A Dublin businessman who kicked a woman in the head with his steel toe shoe during a vicious assault will be sentenced in November.
Dublin Circuit Criminal Court heard that the man, Joseph Fraser (42), had been dating the woman for a few months when he drove to her home drunk.
Det Robert Collins told the court that the woman then hid Fraser's car keys to prevent him from driving again and causing an accident.
Fraser got angry at this and began punching the woman in the ribs, face and head, in an attack which continued through the hallway and kitchen and into the back garden.
Fraser, of Mount Eagle Drive, Leopardstown, pleaded guilty to assault causing harm at Foxborough Downs, Lucan, Co Dublin, on September 19th, 2017. He has two previous convictions for drunk driving.
On Tuesday at the Dublin Circuit Criminal Court, Judge Melanie Greally remanded Fraser in custody pending sentence in November.
Tom Neville BL, defending, had submitted that a "confluence of events" had occurred in his client's life leading up to the attack, including his Fraser Oil company failing, two relationship breakdowns and him seeking refuge with alcohol.
However, Ms Justice Greally stated that Fraser was “no different to a very large number of people involved in business during the period in question”.
“That does not cut much in the way of mustard as a mitigating factor in a case of extreme violence,” she said.
She put the matter back for a probation report, but told the court that a custodial sentence was “absolutely unavoidable”.
Mr Collins told Ronan Kennedy BL, prosecuting, that the woman tried to lock herself into a dog cage in the garden to escape the assault.
Fraser dragged her back to the house by her hair, rammed her face off sliding doors and kicked her in the head with his steel toe shoe.
Mr Collins said the woman, in describing the attack, told gardaí that “on a scale of one to 10, the pain was 11”.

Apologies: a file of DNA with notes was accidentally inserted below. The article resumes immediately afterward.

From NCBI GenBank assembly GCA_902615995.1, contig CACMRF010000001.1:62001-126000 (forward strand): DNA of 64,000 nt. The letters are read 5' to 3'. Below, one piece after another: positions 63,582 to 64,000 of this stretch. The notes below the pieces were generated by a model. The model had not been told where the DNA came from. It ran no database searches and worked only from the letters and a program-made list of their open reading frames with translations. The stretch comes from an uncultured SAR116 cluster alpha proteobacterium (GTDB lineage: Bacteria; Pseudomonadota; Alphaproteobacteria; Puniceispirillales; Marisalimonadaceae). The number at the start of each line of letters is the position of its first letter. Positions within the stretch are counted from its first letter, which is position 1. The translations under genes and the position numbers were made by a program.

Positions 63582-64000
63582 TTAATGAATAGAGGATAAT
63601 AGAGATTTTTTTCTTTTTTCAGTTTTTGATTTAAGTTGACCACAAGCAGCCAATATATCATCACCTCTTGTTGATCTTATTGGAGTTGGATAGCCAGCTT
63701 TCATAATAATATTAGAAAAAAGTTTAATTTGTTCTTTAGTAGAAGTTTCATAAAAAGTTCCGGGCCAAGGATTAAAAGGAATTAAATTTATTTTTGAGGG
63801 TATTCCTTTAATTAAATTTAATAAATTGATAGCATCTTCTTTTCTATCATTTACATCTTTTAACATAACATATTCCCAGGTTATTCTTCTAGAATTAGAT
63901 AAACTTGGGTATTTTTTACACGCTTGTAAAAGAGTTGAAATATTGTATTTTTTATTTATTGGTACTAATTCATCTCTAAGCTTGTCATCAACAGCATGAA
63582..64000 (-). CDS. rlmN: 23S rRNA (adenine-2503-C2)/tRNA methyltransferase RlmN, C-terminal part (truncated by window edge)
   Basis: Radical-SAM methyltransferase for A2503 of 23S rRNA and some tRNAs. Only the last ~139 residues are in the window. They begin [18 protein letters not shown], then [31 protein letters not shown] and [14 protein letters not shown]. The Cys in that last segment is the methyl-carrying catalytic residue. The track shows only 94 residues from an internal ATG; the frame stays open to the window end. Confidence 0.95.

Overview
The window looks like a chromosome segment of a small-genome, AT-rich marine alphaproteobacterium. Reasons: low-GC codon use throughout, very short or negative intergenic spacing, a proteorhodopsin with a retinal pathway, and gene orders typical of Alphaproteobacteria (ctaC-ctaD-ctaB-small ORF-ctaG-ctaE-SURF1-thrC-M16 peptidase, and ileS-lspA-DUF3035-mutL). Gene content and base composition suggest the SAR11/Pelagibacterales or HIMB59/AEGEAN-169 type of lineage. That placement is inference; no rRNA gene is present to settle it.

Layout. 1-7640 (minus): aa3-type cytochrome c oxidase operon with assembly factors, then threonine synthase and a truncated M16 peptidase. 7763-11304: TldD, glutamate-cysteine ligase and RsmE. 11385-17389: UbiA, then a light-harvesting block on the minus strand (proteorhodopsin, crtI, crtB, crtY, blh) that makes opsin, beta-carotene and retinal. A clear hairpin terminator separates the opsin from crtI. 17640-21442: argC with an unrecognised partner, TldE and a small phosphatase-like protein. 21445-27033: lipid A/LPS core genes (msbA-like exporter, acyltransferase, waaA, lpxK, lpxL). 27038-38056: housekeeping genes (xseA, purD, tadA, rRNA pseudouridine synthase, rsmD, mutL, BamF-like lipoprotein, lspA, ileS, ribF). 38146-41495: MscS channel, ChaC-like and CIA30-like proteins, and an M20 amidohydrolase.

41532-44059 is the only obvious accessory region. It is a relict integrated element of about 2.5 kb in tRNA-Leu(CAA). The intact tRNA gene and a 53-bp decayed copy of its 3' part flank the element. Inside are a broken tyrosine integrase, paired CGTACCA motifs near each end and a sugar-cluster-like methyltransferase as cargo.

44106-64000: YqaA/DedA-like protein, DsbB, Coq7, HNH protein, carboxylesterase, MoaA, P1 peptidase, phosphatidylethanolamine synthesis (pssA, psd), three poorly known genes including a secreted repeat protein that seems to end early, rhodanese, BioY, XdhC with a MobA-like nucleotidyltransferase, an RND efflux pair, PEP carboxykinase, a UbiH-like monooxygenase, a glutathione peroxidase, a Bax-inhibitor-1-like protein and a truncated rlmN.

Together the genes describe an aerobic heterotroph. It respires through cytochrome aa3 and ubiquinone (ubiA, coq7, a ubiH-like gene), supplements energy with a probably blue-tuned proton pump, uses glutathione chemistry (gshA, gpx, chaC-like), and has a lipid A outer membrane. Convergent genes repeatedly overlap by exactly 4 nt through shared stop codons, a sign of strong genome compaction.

The woman eventually fled to a neighbour’s home to call gardaí. After the assault, she realised her house key, car key, mobile phone and some personal items were missing.
Mr Collins handed photos to Ms Justice Greally and explained that some showed where Fraser had kicked the kitchen door in half. Other photos detailed the woman’s injuries, including two black eyes.
He said Fraser had been arrested on the date of the assault for an unrelated public order matter and that during interview he claimed the woman had attacked him.
The woman in her victim impact statement said she now rarely went out to socialise and suffered flashbacks to the assault. She said the bruising to her leg from the assault lasted for months and that some loose skin on her eye had only recently gone away.
She also described how the attack had impacted her children and her parents.
Mr Collins agreed with Mr Neville that the guilty plea had saved further distress to the woman and that her physical wounds had healed up.
Mr Neville submitted that Fraser wished his letter of apology be conveyed to the injured party. Counsel outlined his client’s extensive work background and how he had set up Fraser Oil with his father.
Mr Neville said his client had found himself in a “bad, bad place”, but acknowledged that his personal circumstances and serious mental health issues did not justify his actions.